The Colene Brown Art Prize is now in its third year of helping New York artists achieve their creative goals, reports The Brooklyn Eagle. This year in partnership with Bric, the Harold and Colene Brown Family Foundation awarded $100,000 total to ten artists.

This year’s winners included three talented Brooklyn-based artists: Valeria Hegarty, Aaron Gilbert, and Sara Jimenez. All three explore the parameters of visual art in drastically different ways. However, they all use art to investigate the deeply ancestral and intentional process of creating.

Valerie Hegarty, who creates paintings, sculptures and installations which she says “explore issues of memory, place and history.” Painter Aaron Gilbert, whose ‘Psychic Novellas’ portray the complexities of intimate relationships through deeply emotive imagery. And Sara Jimenez, who “creates immersive installations that reflect on marginalized and colonial histories, oppressive and reclaimed power, and loss through her perspective as a Filipino-Canadian.”

“I’m really interested in the idea of world-creation and storytelling. ‘Psychic Novellas’ are what I started calling my work because I’m interested in the spiritual, the metaphysical, and the mischief and unknown of those things, stated painter Aaron Gilbert. “There’s always these questions of something on the other side that we can access, to make us more potent in this world. I’ve been inspired by Frida Kahlo, because she’s always starting from her own personal life and putting everything into that, in terms of political, myth-making or historical themes too.”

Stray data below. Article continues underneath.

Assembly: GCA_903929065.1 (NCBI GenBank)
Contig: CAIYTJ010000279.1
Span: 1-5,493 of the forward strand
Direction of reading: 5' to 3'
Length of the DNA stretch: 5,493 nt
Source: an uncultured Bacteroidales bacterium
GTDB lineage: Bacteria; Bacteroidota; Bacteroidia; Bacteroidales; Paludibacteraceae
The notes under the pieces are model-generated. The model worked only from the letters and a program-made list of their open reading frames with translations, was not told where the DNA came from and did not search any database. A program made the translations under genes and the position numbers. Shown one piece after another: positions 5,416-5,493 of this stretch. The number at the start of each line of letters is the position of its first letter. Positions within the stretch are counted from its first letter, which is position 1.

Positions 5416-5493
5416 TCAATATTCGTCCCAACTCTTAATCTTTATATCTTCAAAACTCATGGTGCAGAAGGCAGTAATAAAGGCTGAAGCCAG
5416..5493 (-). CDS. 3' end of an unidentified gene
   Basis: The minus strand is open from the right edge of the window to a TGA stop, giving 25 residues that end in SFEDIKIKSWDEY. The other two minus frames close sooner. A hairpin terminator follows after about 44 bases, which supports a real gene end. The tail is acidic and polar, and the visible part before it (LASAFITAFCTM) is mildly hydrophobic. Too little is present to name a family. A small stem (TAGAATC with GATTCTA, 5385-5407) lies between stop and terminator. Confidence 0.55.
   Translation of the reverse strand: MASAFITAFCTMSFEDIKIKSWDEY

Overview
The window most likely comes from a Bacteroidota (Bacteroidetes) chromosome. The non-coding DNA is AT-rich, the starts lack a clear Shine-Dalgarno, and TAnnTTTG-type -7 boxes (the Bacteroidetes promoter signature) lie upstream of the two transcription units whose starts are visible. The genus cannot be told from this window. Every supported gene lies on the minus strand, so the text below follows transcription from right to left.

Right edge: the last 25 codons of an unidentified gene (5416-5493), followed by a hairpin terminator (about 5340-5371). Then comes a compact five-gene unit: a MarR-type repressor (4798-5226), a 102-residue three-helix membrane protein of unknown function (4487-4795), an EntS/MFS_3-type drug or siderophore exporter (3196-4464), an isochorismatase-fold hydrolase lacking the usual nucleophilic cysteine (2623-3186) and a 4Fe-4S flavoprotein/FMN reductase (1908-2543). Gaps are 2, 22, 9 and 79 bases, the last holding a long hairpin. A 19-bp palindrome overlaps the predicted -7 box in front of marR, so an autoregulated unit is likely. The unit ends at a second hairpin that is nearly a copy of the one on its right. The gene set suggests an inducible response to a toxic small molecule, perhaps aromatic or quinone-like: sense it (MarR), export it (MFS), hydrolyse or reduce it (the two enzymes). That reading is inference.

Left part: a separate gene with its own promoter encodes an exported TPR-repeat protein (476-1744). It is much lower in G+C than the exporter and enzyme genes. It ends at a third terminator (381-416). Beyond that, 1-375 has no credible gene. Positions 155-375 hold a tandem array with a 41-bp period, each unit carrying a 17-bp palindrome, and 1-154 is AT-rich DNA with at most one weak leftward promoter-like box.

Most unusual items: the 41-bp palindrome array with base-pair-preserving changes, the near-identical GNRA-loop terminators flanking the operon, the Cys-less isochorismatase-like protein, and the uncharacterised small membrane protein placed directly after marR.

The three artists expressed deep gratitude for the painting, some of whom did not even realize they were nominated.

“It felt fantastic.I didn’t know who nominated me or how many people were up for it,” said multidisciplinary artist Valerie Hegarty. “I’ve been nominated for a lot of other grants and I’ve applied for a lot of other grants, so I wasn’t expecting it. It was a really wonderful surprise. Then I found out who nominated me, and she’s another artist who I really admire, so that also felt really good.”

With approximately $10,000 each, the artists plan to use their award money for a wide range of things including rent, studio space, art supplies and more. The award grants artists more time explore their craft and focus on developing their immediate projects, which to many is a luxury.

“Supporting artists throughout their lifecycle is at the heart of BRIC’s mission, and the Colene Browne Art Prize is a tangible way that we’re able to directly impact the course of an artist’s creative pursuits, stated Wes Jackson, BRIC President and Elizabeth Ferrer, BRIC Chief Curator, Contemporary Art. ” It’s a privilege to be able to offer this prize, now in its third year, and we look forward to seeing these artists continue to grow. BRIC thanks Deborah Brown Harold and the Colene Brown Family Foundation for their continued generosity.”

Kimberlean Donis

Kimberlean Donis is a freelance journalist based in Brooklyn. She is a student at both London City University and Williams College majoring in Political Science, Art History, and Africana Studies.

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